Risk Assessment and Compensation
The Compensation Committee regularly monitors the risks and rewards associated with our compensation programs. The Compensation Committee also establishes our compensation programs with the intent to align our interests with stockholders and to prevent unnecessary or excessive risk taking. We believe that our compensation policies and practices are well balanced and designed to avoid creating compensation incentives that encourage unnecessary or excessive risks that could potentially have a material adverse effect on our Company. As described in this Compensation Analysis and Discussion section, we use variable compensation for all of our named executive officers, with a focus on performance. While we have not made long-term equity incentive awards to most NEOs this year, we have typically provided a balance between short-term and long-term, cash and equity incentive compensation to ensure management focuses on the long-term impact of short-term decisions and that management’s interests are aligned with stockholders. As an additional safeguard against unnecessary or excessive risk taking, even if pre-established performance metrics are satisfied, the Compensation Committee retains the right to make downward adjustments in awards. The Compensation Committee continually assesses our executive compensation programs and has implemented additional policies and practices that we believe have further mitigated compensation driven risk. Some of these policies and practices include limits on executive bonuses, the adoption this year of a clawback policy and the adoption of executive officer stock ownership guidelines, as described above.
The Compensation Committee has instituted a “clawback” policy that will be effective for incentive payments and awards made in 2015 or later. In the event that any incentive payment or award to an executive officer was based upon achieving certain financial results and those results were subsequently the subject of a restatement of Company financial statements filed with the SEC and a lower payment would have been made to the executive officer based upon the restated financial results, the Board of Directors may require that each executive officer repay or forfeit to the Company the amount by which the executive officer’s incentive payments received during the period covered by the restated financial statements exceeded the lower payment that would have been made based on the restated financial statements.
In addition, should (i) any incentive payment to an executive officer be based upon achieving certain performance goals (other than financial results covered above) and subsequently it is determined that such metric was not achieved or was achieved at a level that would have resulted in a lower payment; (ii) the executive officer who provided the information that caused the incorrect determination of such metric being achieved or being achieved at a higher payment level provided it with knowledge that such information was inaccurate and has been terminated for cause; and (iii) a lower payment would have been made to the executive officer based upon the metric not being achieved or being achieved at a lower payment level, the Board of Directors may require that such individual executive officer repay or forfeit to the Company the amount by which any of such individual executive officer’s incentive payments attributable to the period covered by the financial goal exceeded the lower payment that would have been made based on the metric not being achieved or being achieved at the lower payment level. This policy is in addition to clawback policies that may otherwise be required by law or regulation, such as Section 304 of the Sarbanes-Oxley Act.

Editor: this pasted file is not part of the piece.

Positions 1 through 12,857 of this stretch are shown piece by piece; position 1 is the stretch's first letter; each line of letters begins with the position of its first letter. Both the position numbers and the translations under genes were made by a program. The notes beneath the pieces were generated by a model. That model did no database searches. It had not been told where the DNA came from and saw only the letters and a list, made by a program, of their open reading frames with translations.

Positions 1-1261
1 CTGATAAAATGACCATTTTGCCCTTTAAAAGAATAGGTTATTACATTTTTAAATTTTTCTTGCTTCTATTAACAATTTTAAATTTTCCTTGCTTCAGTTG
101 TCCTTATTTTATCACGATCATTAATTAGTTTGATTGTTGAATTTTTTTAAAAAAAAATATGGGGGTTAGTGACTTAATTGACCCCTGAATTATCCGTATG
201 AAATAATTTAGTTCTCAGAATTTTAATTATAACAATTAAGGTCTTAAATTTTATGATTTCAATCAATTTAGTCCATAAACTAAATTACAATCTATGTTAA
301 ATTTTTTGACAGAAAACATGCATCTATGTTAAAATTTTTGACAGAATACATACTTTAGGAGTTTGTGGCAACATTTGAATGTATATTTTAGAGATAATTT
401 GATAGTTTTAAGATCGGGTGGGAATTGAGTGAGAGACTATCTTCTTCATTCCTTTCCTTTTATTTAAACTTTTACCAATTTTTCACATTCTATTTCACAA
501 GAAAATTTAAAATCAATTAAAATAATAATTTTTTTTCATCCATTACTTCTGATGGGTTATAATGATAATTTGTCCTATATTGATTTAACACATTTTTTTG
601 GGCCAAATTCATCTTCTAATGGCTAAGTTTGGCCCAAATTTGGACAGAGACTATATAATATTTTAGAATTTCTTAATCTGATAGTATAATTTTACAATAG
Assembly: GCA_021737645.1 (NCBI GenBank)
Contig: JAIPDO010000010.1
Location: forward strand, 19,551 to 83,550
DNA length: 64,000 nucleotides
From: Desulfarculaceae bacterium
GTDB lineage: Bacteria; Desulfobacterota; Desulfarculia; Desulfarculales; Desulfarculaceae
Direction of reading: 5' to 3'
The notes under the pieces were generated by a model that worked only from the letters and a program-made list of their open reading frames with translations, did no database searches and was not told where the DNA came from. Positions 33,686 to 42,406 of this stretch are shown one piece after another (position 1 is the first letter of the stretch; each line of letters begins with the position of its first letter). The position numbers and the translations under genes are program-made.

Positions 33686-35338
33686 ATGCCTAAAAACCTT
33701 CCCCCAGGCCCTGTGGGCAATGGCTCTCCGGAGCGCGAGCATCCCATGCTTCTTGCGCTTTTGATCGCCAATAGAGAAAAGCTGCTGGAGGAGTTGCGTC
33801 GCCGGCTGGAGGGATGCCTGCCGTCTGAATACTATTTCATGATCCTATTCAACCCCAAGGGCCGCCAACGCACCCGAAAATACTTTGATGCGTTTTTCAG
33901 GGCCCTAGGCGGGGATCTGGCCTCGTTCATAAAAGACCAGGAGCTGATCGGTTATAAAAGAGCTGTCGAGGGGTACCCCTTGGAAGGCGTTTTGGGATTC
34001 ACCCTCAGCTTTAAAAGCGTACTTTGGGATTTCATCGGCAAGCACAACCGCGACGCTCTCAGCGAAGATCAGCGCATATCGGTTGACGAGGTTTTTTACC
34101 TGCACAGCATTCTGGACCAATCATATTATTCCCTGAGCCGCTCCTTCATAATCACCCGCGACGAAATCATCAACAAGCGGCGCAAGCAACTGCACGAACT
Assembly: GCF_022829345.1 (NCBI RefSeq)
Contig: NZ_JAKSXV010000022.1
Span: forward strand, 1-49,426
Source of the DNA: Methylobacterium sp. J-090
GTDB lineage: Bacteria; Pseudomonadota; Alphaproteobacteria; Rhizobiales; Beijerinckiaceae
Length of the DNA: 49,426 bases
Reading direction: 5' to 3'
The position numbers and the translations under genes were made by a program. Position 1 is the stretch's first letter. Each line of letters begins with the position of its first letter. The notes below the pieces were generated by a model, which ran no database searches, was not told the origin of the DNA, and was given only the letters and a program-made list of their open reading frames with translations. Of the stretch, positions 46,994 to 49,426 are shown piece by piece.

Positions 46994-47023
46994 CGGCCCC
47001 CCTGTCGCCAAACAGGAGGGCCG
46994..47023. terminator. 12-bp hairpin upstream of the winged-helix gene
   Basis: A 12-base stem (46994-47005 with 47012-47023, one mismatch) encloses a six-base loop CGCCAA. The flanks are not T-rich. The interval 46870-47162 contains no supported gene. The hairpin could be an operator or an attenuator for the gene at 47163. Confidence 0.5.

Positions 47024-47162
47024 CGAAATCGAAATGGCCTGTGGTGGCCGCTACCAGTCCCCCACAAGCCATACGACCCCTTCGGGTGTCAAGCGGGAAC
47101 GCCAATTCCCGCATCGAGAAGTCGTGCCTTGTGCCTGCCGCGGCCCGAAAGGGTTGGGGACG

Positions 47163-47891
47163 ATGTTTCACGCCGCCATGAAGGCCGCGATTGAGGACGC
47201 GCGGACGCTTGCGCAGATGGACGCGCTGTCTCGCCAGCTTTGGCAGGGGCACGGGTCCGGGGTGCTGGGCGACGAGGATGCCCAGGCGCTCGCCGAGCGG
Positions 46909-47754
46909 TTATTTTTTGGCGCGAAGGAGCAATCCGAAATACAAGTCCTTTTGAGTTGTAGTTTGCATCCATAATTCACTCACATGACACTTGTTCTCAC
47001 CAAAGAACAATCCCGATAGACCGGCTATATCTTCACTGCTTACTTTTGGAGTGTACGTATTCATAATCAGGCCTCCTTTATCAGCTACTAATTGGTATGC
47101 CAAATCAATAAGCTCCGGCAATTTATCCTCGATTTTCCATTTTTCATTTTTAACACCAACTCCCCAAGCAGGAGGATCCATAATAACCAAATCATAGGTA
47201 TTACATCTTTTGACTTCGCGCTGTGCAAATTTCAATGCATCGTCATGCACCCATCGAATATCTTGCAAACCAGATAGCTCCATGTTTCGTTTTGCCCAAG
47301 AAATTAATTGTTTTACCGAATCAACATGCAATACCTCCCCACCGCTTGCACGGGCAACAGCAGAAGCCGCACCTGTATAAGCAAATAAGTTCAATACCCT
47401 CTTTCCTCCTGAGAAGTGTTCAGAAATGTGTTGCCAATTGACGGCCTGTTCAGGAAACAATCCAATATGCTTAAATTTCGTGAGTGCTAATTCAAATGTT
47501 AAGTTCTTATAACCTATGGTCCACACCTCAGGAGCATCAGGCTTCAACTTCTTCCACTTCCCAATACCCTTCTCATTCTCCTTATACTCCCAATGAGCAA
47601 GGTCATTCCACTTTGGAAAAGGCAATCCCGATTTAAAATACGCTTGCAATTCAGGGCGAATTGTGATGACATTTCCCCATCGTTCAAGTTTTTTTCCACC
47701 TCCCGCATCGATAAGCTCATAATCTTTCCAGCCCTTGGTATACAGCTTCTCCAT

Perquisites and Benefits
We do not believe that it is appropriate for our named executive officers to receive special perquisites and benefits and, thus, our named executive officers do not receive any personal benefits or perquisites that are not available on a non-discriminatory basis to all employees. Our employee benefit plans in which our NEOs participate include medical, dental, vision, disability, life and long-term care insurance, qualified transportation benefits and a 401(k) plan.
Pension and Retirement Plans
We do not maintain any retirement, pension, defined benefits, supplemental executive retirement or similar plans in which only our named executive officers are eligible. We had previously established the American Capital, Ltd. Employee Stock Ownership Plan (the “ESOP”) as an “employee stock ownership plan” within the meaning of Section 4975(e)(7) of the Code, and the American Capital, Ltd. 401(k) Plan (the “401(k) Plan”) with a cash or deferred arrangement intended to qualify under Section 401(k) of the Code. We maintained the ESOP and 401(k) Plan for the benefit of our employees to enable them to share in our growth and supplement their personal savings and social security. The ESOP was merged into the 401(k) Plan and there will be no further ESOP contributions. Since 2010, we have matched 100% of an employee’s 401(k) contributions, up to the first 3% of his or her compensation, subject to statutory maximums, and currently expect to do so again in 2016. The statutory maximum matching contribution for 2015 was $7,950. The NEOs participate in the 401(k) Plan on the same basis as all of our other employees.